6. Get Support and/or Start Supporting Others: Call a friend or family member and have an open, honest conversation around mental health. You can share ideas around self-care and how to experience a better sense of well-being. Let your friends be there for you, do not cheat the people who care about you out of the opportunity to be there for you. If you are in a relationship, talk with your partner and let the topic of mental wellness be something that you support one another with just like an annual physical check-up. Partnering around your mental health may support you as individuals as well as support your couple relationship. Support can also come in the form of a Podcast on mental health, picking up a self-help book, and/or scheduling an appointment with a mental health professional. If you have tried all of the above tools and are still struggling, I encourage you to reach out to a mental health professional.

Are you Aware that…DAILY POSITIVE AFFIRMATIONS CAN CREATE A MORE RESILIENT BRAIN BY GOING INTO YOUR SUBCONSCIOUS AND CREATING NEW NEURAL PATHWAYS? Start affirming yourself today!

AFFIRMATIONS:

My diagnosis does not define me.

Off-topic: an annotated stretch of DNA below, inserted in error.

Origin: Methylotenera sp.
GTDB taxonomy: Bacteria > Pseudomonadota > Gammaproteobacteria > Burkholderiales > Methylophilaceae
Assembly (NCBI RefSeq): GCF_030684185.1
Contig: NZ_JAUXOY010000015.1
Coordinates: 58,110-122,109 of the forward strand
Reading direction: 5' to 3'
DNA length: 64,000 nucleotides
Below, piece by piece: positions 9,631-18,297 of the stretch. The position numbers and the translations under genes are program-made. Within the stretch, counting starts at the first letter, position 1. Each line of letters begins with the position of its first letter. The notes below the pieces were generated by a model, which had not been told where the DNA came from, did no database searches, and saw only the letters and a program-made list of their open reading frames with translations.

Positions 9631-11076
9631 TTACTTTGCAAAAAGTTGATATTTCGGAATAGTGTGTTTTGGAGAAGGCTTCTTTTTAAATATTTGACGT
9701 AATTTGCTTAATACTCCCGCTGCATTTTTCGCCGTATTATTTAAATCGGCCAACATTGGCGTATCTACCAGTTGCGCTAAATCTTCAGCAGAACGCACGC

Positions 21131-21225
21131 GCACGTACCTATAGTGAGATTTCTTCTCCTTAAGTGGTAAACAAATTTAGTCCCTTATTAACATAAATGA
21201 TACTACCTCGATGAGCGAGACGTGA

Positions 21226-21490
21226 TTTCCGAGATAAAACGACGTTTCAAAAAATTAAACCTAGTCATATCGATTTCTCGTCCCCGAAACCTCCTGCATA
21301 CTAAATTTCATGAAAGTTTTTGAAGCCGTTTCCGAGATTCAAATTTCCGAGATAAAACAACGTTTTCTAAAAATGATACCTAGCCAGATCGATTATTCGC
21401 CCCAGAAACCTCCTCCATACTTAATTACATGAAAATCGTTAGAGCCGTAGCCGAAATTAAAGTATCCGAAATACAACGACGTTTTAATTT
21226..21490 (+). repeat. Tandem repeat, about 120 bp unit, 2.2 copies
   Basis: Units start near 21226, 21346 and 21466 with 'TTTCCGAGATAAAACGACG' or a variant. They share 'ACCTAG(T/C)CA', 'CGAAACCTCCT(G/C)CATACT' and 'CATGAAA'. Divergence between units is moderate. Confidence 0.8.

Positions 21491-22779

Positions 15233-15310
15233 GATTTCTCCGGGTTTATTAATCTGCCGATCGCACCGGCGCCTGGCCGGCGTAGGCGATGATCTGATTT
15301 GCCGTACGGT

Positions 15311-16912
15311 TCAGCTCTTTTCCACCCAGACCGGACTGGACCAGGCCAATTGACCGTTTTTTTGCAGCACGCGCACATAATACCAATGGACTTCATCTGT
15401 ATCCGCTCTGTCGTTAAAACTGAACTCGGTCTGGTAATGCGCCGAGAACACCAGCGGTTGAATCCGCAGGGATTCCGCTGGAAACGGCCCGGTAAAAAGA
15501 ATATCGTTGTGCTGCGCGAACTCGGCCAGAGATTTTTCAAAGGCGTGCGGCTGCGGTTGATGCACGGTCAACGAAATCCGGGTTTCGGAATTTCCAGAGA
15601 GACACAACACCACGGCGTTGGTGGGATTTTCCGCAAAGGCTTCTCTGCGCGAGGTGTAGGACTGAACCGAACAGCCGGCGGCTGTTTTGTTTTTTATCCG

I am love, and deserving of love.

Today I will hold space for myself and all of my emotions without judgment.

I am healing my inner child, I am loving my inner child and therefore I am healing and loving myself.

Today, I choose to have a positive attitude.

I have made it this far, and I will continue to carry on.

Each time I fall, I have the courage to get back up.

Today, I will observe myself without judgment and grant myself love, compassion, and acceptance.

Asking for help is courageous, and I embrace the courage within.

I believe in myself and my ability to heal.

I am not my mental illness, I am ( ______ ), and I am living with and managing my mental illness.

My mental health and well-being matter because I matter!

I accept myself completely and I love myself unconditionally.

Where there is love, there is no place for judgment, they simply can not co-exist and I chose love.

I am strong, I am courageous, and I will persevere.

Are you Aware that…YOU ARE WORTHY OF LOVE? You are absolutely worthy of love. Say it out loud… “I am worthy of love and offer love to myself fully and without conditions.

There has been an increase in people seeking therapy and many are having a difficult time connecting with a mental health professional. Many therapists are filled to capacity as more and more people are reaching out. If you, or someone you know has been trying to connect with a therapist, I encourage you to keep trying. I know it is not an easy road and I am hopeful that you will be able to connect with a therapist soon. Keep being courageous, please do not give up. If you need support, please consider talking to a friend or family member who may be able to support you by lending an ear or doing some of the outreach around finding a therapist with availability. You can also reach out to your insurance provider and they may be able to support you with connecting with a therapist. If you have any thoughts of harming yourself, please call 911 immediately. Please see the following links for additional support and information: